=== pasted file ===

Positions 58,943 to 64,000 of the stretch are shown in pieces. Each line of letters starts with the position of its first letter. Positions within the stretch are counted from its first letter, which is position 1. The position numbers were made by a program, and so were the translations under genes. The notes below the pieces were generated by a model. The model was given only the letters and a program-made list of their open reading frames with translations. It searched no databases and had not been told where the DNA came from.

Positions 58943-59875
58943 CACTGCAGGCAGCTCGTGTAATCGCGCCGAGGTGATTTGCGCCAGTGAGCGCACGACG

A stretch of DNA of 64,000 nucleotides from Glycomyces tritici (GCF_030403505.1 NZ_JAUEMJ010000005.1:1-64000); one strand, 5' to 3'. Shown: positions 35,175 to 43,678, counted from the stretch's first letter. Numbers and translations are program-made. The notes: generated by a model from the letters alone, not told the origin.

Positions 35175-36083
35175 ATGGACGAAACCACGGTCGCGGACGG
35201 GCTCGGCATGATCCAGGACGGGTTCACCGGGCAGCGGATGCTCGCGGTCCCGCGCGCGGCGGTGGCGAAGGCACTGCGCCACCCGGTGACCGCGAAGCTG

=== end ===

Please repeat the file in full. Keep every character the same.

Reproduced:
Positions 58,943 to 64,000 of the stretch are shown in pieces. Each line of letters starts with the position of its first letter. Positions within the stretch are counted from its first letter, which is position 1. The position numbers were made by a program, and so were the translations under genes. The notes below the pieces were generated by a model. The model was given only the letters and a program-made list of their open reading frames with translations. It searched no databases and had not been told where the DNA came from.

Positions 58943-59875
58943 CACTGCAGGCAGCTCGTGTAATCGCGCCGAGGTGATTTGCGCCAGTGAGCGCACGACG

A stretch of DNA of 64,000 nucleotides from Glycomyces tritici (GCF_030403505.1 NZ_JAUEMJ010000005.1:1-64000); one strand, 5' to 3'. Shown: positions 35,175 to 43,678, counted from the stretch's first letter. Numbers and translations are program-made. The notes: generated by a model from the letters alone, not told the origin.

Positions 35175-36083
35175 ATGGACGAAACCACGGTCGCGGACGG
35201 GCTCGGCATGATCCAGGACGGGTTCACCGGGCAGCGGATGCTCGCGGTCCCGCGCGCGGCGGTGGCGAAGGCACTGCGCCACCCGGTGACCGCGAAGCTG